All services Fund and Asset Managers Private and Institutional Asset Owners Debt, Capital Markets and Corporate

The rapid growth of private debt in India

04 Dec 2023

Amid a backdrop of high stock market volatility, falling bond prices and persistent inflation, interest in alternative investments is surging. Nowhere is this more apparent than in the private debt markets, which have seen global assets under management increase at an annualised rate of more than 12% since the start of the coronavirus pandemic.

Recently, I moderated a panel discussion on the state of the private debt markets in India at an IQ-EQ Speaker Series event in Mumbai. The eminent panel comprised:

  • Piyush Gupta, Head of Credit Markets, Investec
  • Tejesh Chitlangi, Senior Partner, IC Universal Legal
  • Mayur Gala, Partner, PwC
  • Hemal Mehta, CFO, Edelweiss Alternative Asset Advisors

The discussion looked at why India could be the next big destination for private credit. Here are some key insights from the event.

Attractive market dynamics

Featuring such seasoned speakers, the panel discussion provided deep insights into both the strategic and structural aspects of the private debt market in India.

In terms of market dynamics, the major funding gap in India at present is a key catalyst and thus an immense opportunity. Events like the Global Financial Crisis of 2008, the Non-Banking Finance Company (NBFC) crisis of 2018, and the COVID-19 crisis of 2020 have all restricted the ability of domestic financial institutions to support the huge demand for growth capital from corporate India.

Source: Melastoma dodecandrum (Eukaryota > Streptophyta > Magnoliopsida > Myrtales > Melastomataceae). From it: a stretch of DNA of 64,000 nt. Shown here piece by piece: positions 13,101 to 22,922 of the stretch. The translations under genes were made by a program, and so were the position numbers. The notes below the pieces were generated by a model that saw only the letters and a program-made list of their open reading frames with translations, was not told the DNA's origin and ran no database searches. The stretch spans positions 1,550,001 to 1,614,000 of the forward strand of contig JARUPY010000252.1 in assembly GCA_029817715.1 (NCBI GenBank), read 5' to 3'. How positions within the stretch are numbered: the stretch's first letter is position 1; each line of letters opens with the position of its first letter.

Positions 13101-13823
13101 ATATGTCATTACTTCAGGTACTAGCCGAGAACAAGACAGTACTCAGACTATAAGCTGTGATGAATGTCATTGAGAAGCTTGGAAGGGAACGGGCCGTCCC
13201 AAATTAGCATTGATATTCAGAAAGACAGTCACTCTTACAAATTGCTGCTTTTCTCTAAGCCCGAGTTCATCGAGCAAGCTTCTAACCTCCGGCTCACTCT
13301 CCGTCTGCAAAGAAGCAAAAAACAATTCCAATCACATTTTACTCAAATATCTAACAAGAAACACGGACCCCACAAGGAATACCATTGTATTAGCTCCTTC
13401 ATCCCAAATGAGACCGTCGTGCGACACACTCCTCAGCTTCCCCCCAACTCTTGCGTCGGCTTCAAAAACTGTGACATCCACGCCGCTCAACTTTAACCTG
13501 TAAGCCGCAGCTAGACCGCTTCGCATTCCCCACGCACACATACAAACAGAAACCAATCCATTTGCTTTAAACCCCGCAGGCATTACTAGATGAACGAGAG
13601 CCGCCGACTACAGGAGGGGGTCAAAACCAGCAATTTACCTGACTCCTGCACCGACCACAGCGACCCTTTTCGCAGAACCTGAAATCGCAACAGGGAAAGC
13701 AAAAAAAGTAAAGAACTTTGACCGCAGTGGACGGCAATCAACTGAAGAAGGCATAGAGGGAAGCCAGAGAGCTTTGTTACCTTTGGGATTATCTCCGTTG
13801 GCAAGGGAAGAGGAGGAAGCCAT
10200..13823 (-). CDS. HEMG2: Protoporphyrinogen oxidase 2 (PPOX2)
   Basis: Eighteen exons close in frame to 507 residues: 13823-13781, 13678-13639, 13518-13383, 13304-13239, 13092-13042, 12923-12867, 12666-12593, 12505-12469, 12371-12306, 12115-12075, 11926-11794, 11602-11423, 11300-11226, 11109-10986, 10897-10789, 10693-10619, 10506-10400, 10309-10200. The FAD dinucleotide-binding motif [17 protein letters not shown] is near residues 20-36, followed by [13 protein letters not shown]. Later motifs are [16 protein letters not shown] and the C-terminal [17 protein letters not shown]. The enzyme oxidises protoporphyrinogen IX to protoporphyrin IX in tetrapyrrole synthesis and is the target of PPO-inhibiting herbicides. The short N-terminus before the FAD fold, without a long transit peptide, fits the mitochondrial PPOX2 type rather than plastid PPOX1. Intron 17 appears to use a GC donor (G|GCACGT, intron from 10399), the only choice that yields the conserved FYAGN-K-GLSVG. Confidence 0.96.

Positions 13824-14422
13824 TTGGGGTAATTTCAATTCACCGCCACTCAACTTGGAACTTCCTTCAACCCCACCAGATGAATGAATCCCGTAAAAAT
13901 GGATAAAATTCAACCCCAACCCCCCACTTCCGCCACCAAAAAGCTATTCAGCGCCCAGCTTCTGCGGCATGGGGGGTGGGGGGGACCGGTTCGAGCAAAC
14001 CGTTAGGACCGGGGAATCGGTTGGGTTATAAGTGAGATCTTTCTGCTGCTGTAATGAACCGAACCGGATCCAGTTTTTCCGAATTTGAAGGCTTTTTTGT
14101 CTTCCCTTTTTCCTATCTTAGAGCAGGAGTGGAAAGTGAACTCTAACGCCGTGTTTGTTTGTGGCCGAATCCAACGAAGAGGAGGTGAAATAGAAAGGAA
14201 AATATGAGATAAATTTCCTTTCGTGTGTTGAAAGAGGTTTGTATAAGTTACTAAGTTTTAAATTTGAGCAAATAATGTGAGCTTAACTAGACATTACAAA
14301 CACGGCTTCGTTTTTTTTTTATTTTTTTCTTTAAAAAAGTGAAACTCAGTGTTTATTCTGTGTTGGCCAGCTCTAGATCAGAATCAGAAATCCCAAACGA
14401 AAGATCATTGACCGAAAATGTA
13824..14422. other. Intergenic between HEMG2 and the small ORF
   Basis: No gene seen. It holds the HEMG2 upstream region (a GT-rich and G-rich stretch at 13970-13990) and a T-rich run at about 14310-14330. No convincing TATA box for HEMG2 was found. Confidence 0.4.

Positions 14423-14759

At the same time, demand for loans in general, and particularly from growth-oriented middle-market businesses, has been high due to the strength of the Indian economy. This year, the International Monetary Fund (IMF) expects India to generate GDP growth of 6.5%. This mismatch in funding is creating a lot of opportunities for private debt lenders, who are able to finance the growth-oriented companies.

Panellists also pointed out that there is a high demand for flexible capital in India. Today, many borrowers have financing needs that do not fit the traditional banking model. This is where private debt lenders can add value as they have more flexibility when it comes to structuring loans. For example, these lenders won’t punish a borrower if it is late for one or two repayments.

Another growth driver the panellists touched on was the favourable regulatory environment. In recent years, the Indian government has implemented several reforms that have made the country more attractive to private lenders, the primary one being the Insolvency and Banking Code (IBC) legislation. The IBC’s success in expediting insolvency resolution and maximizing value for creditors has significantly enhanced their confidence in the Indian market.

India also recently established GIFT City, short for ‘Gujarat International Finance Tec-City’. A financial hub designed to compete with the likes of Singapore and Dubai, it offers an environment of reduced regulations and taxes to attract businesses and investment. Within GIFT City, any income generated by an investment manager is completely tax-free for 10 consecutive years out of 15 years. This is a major plus for private debt investors. Additionally, there is no Goods and Services Tax (GST) on any services. This translates to higher returns at the fund level.